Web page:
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Barroso Goldman Sachs job sets off storm in France, Portugal

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José Manuel Barroso Reuters/Christian Hartmann

A storm of criticism has erupted in France and Portugal over former European Commission president Jose Manuel Barroso's recruitment by Goldman Sachs, the US investment bank that helped set off the 2008 financial crisis. The announcement that he will advise the bank on the fallout from Brexit gives credit to claims that the EU represents high finance, a staff union in Brussels said.


"Shameless", "indecent", "obscene" were some of the reactions to this week's announcement that Barroso is to become non-executive chairman of London-based Goldman Sachs International.

Barroso headed the European Commission from 2004 to 2014, during which he had to tackle the effects of the 2008 world financial crisis, and was Portugal's prime minister from 2002 to 2004.

The bank, which was heavily involved in selling complex financial products such as subprime mortgages that contributed to the 2008 crisis, was pleased with the appointment, saying he would bring "immense insights and experience to Goldman Sachs including a deep understanding of Europe".

Criticism from left and right in France

But French and Portuguese politicians were less impressed.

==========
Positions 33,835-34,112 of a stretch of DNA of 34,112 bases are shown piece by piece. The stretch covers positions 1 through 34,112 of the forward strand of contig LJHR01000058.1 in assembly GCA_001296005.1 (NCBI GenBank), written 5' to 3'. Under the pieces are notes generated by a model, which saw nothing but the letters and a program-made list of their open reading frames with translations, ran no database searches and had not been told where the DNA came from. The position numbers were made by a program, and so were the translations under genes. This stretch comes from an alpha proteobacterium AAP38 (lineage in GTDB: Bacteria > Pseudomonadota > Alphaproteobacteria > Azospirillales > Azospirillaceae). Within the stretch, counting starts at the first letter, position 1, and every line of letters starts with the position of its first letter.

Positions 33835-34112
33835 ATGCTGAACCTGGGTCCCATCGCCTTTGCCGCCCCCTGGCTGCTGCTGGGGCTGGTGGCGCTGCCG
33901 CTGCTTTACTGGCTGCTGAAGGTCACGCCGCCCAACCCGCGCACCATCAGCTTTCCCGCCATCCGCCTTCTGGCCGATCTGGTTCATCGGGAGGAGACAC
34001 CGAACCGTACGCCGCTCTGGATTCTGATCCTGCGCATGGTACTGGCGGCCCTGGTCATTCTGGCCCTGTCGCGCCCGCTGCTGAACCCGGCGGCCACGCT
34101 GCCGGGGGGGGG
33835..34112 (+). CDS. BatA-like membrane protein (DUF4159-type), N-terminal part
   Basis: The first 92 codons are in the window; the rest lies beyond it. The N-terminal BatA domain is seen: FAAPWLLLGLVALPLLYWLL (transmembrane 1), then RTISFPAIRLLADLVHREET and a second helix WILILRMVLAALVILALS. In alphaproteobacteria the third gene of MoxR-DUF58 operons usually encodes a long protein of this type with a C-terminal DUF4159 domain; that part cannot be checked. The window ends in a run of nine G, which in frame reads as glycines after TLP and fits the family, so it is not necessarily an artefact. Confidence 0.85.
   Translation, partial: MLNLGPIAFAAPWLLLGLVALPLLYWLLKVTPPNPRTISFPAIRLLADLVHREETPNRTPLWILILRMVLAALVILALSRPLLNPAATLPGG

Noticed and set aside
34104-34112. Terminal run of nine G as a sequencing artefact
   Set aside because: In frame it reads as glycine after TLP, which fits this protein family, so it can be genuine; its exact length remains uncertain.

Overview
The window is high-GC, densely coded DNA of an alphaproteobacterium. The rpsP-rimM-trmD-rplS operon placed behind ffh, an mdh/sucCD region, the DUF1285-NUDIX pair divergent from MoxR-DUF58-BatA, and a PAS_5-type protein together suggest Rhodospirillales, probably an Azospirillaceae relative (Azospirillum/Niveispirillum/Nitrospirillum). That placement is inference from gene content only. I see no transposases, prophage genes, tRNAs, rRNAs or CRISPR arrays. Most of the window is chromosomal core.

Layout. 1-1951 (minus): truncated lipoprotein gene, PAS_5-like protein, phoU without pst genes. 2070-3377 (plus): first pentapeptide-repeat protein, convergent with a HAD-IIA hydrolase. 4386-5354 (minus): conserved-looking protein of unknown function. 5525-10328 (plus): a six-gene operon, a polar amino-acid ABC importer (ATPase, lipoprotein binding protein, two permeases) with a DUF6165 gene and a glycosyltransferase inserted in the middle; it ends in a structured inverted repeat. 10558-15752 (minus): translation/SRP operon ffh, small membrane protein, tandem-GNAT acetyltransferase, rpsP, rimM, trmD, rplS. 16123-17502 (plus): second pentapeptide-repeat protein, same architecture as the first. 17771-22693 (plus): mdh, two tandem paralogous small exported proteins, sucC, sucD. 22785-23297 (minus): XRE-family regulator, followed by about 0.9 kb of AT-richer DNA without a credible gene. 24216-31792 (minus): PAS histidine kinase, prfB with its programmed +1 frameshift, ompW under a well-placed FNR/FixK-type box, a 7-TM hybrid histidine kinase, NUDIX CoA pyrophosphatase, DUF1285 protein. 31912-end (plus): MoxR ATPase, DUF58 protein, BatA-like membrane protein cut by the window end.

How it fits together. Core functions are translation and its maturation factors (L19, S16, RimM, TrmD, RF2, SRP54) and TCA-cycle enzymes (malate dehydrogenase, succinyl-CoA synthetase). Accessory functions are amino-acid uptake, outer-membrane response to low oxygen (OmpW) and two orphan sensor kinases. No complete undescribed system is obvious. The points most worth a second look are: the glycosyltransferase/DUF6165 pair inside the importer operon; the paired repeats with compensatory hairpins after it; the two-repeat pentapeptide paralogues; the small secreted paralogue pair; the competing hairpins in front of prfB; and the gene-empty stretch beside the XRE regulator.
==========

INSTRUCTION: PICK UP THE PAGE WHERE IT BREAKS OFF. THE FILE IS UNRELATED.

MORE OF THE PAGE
A joint statement by MEPs from France's ruling Socialist Party called for EU rules to be changed to end a "revolving door syndrome that strongly resembles conflict of interest".

"Serving the people badly, serving yourself at Goldman Sachs: Barroso, an obscene representative of an old Europe that our representative will change," France's foreign Trade minister Matthias Fekl tweeted.

On the far right, National Front leader Marine Le Pen tweeted that the appointment was "not surprising for people who know that the EU does not serve people but high finance".

In a rare comment by EU staff representatives, the Union for Unity trade union questioned the ethics of Barroso's new job, given that he was Commission president during the crisis, "in which the American bank played an important role", and warned that it "gives ammunition to those who say that the European project only serves the interest of finance".

French media joined the outcry on Saturday with left-leaning Libération calling it "a godsend for Europhobes" and l'Obs magazine observing that the EU's tarnished image "really didn't need this".

"This nomination shows that the European elite of which Barroso is part knows no shame," was the reaction of Pedro Filipe Soares, of the radical Left Bloc that supports Portugal's ruling coalition.

Commission unmoved by protests

Barroso has not broken the Commission's rules, which specify that commissioners remain accountable to the body for 18 months after leaving office.

"Former commissioners obviously have the right to pursue a professional or political career," a Commission spokesperson told the AFP news agency. "It's legitimate that people with great experience and qualifications continue to play roles in the forefront of the public or private sector."

A response that further enraged Libération's Brussels correspondent, Jean Quatremer.

"Do ethics still mean anything to them?" he asked in a blog comment.